Is Shentong not part of Madhyamika?
This one is a bit tricky, as more or less all the schools claim that their highest view is in fact the highest madhyamika view. So, the Shentongpas call their highest view in the tenet system 'great madhyamika', and yet so do the Rangtongpas call theirs 'great madhyamika', and so do the prasangika-madhyamikas. So very different views get called highest madhyamika by the various approaches in the Tibetan schools.
Does not Rangtong recognizes emtpiness alone as ultimate nature of mind, while in Shengtong it is inseprability of emptiness and luminiosity which is seen as ultimate nature of mind?
Whilst what you say is true, it's not actually what I was communicating. I was making a different point, which is that for many Kagyu's and indeed Nyingmas, madhyamika method is seen as an exemplary method for clarifying the view, and Shentongpa view is seen as the prime view on which to base meditation. Just to reemphasise ... why is this so ....?
Madhyamika method enables you to cut away at your subtely wrong views ... so ... it's not this, it's not that ... keeping on cutting, cutting .... so that your view is gradually purified of gross mistakes, and progressively subtleer mistakes .. .then, when you meditate, you take the shentong view ... and don't fall into these errors (which are very easy to do when meditating from a Shentong perspective) because of the work you have done using madhyamika method. Does this help?
Are you not using Madhaymika as another word for Rangtong, and Shentong is a Madhyamika view as well?
Yes, for most Kagyupa, Shentong is seen as the highest Madhyamika view (as per the comment above), though Rangtongpas would dissagree.
Do I refer to Shengtong as something outside of Madhyamika scope?
I hope this is now clear, it isn't. Shentong is based on Madhyamika, and uses madhyamika to cut away wrong views, whilst allowing a 'positive' view of the qualities of Buddha nature and enlightened mind, without straying into subtle error. Rangtong is something altogether different, also based on madhyamika, but different from it.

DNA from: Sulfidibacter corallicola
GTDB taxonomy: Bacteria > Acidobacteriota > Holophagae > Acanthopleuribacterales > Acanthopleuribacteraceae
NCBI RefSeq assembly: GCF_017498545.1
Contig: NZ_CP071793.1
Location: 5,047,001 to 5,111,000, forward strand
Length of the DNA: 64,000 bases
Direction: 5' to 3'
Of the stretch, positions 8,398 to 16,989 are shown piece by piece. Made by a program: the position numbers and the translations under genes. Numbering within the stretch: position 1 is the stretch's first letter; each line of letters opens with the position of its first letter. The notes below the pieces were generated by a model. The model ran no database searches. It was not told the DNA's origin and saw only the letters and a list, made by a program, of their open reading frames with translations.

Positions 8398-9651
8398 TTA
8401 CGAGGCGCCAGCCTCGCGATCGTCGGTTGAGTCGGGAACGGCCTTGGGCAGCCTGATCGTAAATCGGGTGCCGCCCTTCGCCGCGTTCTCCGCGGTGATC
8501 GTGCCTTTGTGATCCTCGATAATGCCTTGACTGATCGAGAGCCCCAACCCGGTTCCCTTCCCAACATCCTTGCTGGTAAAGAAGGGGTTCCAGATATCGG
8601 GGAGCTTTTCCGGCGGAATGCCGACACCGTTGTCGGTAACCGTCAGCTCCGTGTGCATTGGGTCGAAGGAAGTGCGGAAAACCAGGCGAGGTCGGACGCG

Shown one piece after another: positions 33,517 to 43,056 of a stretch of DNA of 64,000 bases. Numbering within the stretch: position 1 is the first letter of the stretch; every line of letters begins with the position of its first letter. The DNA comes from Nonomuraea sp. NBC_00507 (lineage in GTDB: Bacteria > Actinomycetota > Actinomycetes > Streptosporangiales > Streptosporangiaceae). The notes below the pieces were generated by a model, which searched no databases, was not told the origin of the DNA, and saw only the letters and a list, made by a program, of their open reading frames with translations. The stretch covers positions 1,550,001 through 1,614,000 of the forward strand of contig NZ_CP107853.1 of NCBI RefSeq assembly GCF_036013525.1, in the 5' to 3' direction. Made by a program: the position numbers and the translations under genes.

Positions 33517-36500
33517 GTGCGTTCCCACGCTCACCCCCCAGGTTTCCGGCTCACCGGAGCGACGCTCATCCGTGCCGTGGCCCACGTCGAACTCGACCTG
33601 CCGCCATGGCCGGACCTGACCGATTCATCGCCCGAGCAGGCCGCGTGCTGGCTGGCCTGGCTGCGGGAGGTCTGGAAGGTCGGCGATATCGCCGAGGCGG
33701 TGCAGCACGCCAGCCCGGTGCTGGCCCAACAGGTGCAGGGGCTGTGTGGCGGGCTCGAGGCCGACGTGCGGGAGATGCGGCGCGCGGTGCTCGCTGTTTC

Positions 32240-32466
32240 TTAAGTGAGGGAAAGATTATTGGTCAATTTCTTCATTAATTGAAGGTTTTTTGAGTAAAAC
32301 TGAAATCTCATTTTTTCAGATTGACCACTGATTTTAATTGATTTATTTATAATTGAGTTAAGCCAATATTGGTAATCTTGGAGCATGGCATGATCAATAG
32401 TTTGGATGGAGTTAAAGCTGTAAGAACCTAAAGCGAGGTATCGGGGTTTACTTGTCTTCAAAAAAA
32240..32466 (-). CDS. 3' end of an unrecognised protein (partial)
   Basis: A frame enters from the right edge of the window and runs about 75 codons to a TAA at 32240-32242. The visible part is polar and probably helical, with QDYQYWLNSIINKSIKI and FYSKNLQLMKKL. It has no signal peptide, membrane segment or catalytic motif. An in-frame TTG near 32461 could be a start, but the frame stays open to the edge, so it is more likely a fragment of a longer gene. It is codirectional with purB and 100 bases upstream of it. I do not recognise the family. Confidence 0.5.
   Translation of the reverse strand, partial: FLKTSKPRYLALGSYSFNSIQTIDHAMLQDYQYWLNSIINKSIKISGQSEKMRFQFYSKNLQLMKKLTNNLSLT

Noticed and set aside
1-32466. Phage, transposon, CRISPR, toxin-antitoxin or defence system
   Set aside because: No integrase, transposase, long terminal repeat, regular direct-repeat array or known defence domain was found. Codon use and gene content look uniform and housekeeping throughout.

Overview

Does one not need luminosity in order to just talk about emptiness? Like Milarepa said - the only way emptiness can experience itself is through its inherent luminosity?
Well, yes, but all Rangtongpas would strongly dissagree, which would include most Gelugs and Sakyas, and they attain realisations and enlightenment too, so I wouldn't push too far and say they are wrong, more of the nature of different methods based on different views, which work better for different people.
Some of course say both shentong and rangtong are wrong .... and that both are subtle versions of eternalism and nihilism .... .but that is another discussion altogether!!!!!
Didn't Vimalakirti make Manjusri words disappear as if they never happened, isn't that the best expression of Emptiness?
Well, it's been a few years since I read the sutra, but my recollection of it is that Vimalakirti kept noble silence in answer to the question, and that silence was described as deafening, and resounding with the truth. Of course, in a sense, silence falsifies the truth less than any speech ever can do, as it doesn't fall into dualistic error. But, for most people, speech is necessary, as a means to point towards the truth. Different people need different fingers pointing in different ways, to the same moon. Hence, Shentong, Rangtong, Kagyu, Gelug, Manjushri, Vimalakirti, and all!
very best wishes to you ... thank you for bringing up so many wonderful points which stimulate such discussion which I hope will be of some use in beings' paths .....